THE kwacha’s sharp depreciation against major convertible currencies is likely to continue due to Zambia’s weak economic productivity, compounded by diminishing dollar supply, says financial market analyst Maambo Hamaundu.

According to market players, the kwacha sharply depreciated to hit an historic K18 per dollar psychological barrier for the first time in Zambia’s history by close of business, Tuesday.

And by close of business, Thursday, the local currency had posted further losses to slide to an average K18.50 and K18.80 per dollar for bid and offer, respectively, according to the First National Bank.

“USD/ZMW reached these historic new levels mainly in view of the absence of US dollar suppliers on the local market, causing what seems to be panic buying of dollars,” FNB Zambia noted in a daily Treasury market update released earlier this week, as dollar supply has all but diminished.

In an interview, Hamaundu said that the kwacha was set to continue depreciating given the inherent weakness still persisting in the local economy where dollar demand had continued to outweigh supply of the greenback, weighing huge pressure on the embattled local currency.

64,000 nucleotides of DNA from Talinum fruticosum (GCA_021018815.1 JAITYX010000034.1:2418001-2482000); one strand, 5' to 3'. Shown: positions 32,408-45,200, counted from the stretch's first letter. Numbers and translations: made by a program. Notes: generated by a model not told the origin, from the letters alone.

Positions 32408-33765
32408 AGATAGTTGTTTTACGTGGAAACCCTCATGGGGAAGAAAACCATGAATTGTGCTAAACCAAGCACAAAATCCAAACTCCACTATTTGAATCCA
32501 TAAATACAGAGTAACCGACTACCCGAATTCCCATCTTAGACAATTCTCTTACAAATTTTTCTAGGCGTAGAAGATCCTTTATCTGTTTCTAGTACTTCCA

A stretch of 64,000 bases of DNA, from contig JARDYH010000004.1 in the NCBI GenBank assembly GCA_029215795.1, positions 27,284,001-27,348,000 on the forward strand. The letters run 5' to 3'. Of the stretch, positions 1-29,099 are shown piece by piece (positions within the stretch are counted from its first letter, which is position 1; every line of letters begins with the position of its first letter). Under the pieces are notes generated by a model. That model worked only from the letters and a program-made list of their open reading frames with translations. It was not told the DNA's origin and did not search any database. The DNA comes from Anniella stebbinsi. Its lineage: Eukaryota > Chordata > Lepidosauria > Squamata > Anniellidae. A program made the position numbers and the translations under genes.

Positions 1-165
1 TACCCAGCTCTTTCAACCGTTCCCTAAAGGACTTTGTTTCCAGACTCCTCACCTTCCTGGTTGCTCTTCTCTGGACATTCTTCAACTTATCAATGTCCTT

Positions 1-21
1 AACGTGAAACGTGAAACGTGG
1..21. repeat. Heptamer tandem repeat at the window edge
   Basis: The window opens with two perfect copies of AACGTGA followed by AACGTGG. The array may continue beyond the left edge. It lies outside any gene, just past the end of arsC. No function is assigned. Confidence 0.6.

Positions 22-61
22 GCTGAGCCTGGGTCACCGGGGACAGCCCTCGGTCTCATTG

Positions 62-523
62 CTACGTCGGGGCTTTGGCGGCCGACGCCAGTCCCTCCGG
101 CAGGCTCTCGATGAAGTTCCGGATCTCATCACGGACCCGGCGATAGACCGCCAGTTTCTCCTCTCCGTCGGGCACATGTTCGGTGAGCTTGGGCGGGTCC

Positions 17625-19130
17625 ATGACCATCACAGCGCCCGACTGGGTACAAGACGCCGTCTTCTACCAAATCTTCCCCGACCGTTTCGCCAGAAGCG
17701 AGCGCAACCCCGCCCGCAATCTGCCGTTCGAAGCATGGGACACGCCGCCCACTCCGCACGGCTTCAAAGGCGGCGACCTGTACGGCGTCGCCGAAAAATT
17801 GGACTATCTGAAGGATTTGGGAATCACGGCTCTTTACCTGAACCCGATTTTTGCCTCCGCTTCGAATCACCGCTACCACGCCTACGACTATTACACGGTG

“I don’t see it dropping below K17.50 (per dollar). I think it could get worse. If you recall, last December, the rate headed towards this similar (level), except there was intervention by the Bank of Zambia (BoZ) using Monetary Policy where they raised the Statutory Reserve Ratio (SRR) so that helped support the kwacha. If they (BoZ) had not intervened, the rate would have reached where we are now that much earlier,” Hamaundu said.

“COVID-19 is not helping us in any way; there’s a general slowdown in economic activities; it’s a bad period.”

He, however, called for concerted efforts by all major economic players to utilize the present quarantine period and initiate solutions to arrest the free-falling kwacha.

“Without sounding pessimistic, but I think if, as a country, if we seriously sit down during this period of self-quarantine, think through, we might come up with solutions, we might begin to see things from a different perspective and advise on how we should move as a country going forward. The economy is in a bad shape. Now, it’s a question of: ‘how bad is bad?’ ” Hamaundu added.